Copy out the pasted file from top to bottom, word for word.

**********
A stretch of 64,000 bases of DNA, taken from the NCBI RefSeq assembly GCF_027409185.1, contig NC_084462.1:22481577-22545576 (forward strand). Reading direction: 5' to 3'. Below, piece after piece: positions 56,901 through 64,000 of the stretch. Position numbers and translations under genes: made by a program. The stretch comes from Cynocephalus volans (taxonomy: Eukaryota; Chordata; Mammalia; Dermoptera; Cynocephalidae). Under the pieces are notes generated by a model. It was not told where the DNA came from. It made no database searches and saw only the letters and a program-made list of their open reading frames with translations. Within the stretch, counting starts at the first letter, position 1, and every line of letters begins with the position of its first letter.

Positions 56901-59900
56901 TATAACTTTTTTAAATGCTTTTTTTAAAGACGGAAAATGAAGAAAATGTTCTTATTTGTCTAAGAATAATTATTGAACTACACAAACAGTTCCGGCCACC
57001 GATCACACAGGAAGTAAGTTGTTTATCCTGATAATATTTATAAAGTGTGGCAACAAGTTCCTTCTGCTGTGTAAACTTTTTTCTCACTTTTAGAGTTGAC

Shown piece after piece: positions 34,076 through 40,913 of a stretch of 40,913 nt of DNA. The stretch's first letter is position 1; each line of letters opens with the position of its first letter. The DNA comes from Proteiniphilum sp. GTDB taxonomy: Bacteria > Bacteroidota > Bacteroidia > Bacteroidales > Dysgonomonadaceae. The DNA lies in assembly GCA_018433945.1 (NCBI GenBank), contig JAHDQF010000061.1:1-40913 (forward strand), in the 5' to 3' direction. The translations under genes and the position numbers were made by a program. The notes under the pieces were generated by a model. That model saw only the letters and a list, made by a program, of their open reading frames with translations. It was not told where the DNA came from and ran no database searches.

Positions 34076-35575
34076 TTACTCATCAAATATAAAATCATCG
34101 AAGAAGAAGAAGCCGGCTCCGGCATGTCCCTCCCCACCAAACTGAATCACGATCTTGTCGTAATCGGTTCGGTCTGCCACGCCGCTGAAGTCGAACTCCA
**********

A stretch of 64,000 bases of DNA, taken from the NCBI RefSeq assembly GCF_027409185.1, contig NC_084462.1:22481577-22545576 (forward strand). Reading direction: 5' to 3'. Below, piece after piece: positions 56,901 through 64,000 of the stretch. Position numbers and translations under genes: made by a program. The stretch comes from Cynocephalus volans (taxonomy: Eukaryota; Chordata; Mammalia; Dermoptera; Cynocephalidae). Under the pieces are notes generated by a model. It was not told where the DNA came from. It made no database searches and saw only the letters and a program-made list of their open reading frames with translations. Within the stretch, counting starts at the first letter, position 1, and every line of letters begins with the position of its first letter.

Positions 56901-59900
56901 TATAACTTTTTTAAATGCTTTTTTTAAAGACGGAAAATGAAGAAAATGTTCTTATTTGTCTAAGAATAATTATTGAACTACACAAACAGTTCCGGCCACC
57001 GATCACACAGGAAGTAAGTTGTTTATCCTGATAATATTTATAAAGTGTGGCAACAAGTTCCTTCTGCTGTGTAAACTTTTTTCTCACTTTTAGAGTTGAC

Shown piece after piece: positions 34,076 through 40,913 of a stretch of 40,913 nt of DNA. The stretch's first letter is position 1; each line of letters opens with the position of its first letter. The DNA comes from Proteiniphilum sp. GTDB taxonomy: Bacteria > Bacteroidota > Bacteroidia > Bacteroidales > Dysgonomonadaceae. The DNA lies in assembly GCA_018433945.1 (NCBI GenBank), contig JAHDQF010000061.1:1-40913 (forward strand), in the 5' to 3' direction. The translations under genes and the position numbers were made by a program. The notes under the pieces were generated by a model. That model saw only the letters and a list, made by a program, of their open reading frames with translations. It was not told where the DNA came from and ran no database searches.

Positions 34076-35575
34076 TTACTCATCAAATATAAAATCATCG
34101 AAGAAGAAGAAGCCGGCTCCGGCATGTCCCTCCCCACCAAACTGAATCACGATCTTGTCGTAATCGGTTCGGTCTGCCACGCCGCTGAAGTCGAACTCCA